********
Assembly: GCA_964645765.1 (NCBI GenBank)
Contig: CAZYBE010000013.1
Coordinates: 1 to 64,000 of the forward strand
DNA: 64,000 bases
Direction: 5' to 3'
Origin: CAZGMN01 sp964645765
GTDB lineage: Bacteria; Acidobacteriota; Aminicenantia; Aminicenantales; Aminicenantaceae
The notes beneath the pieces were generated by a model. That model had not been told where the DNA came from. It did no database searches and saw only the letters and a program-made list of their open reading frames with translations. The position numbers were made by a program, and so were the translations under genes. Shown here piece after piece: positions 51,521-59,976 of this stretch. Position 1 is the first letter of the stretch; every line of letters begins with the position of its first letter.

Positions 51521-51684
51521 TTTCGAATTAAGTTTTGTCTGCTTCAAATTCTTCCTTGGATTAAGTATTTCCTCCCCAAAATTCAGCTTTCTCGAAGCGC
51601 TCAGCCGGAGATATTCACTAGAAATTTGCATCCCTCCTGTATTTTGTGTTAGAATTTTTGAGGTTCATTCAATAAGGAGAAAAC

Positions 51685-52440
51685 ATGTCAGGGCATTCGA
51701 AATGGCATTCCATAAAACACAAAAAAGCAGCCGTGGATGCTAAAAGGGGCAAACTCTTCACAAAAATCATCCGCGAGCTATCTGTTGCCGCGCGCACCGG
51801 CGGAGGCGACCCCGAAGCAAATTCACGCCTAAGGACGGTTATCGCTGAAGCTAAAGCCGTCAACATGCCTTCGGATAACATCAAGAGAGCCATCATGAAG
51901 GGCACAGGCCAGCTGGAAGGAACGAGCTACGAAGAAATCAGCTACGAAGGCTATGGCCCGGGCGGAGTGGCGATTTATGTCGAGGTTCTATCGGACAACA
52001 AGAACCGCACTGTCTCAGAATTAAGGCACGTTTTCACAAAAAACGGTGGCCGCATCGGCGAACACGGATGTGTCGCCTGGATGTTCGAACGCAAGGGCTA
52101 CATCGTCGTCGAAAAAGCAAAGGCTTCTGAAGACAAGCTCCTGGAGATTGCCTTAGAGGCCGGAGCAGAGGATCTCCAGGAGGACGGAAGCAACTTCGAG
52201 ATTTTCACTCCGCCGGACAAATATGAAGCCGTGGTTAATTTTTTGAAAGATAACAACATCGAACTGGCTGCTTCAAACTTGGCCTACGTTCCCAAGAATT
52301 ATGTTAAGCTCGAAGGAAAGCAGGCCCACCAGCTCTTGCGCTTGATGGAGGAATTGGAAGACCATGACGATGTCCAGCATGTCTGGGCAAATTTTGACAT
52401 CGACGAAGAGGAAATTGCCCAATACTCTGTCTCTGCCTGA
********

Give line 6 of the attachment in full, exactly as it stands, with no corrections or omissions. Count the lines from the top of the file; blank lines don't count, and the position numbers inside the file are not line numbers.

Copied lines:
Origin: CAZGMN01 sp964645765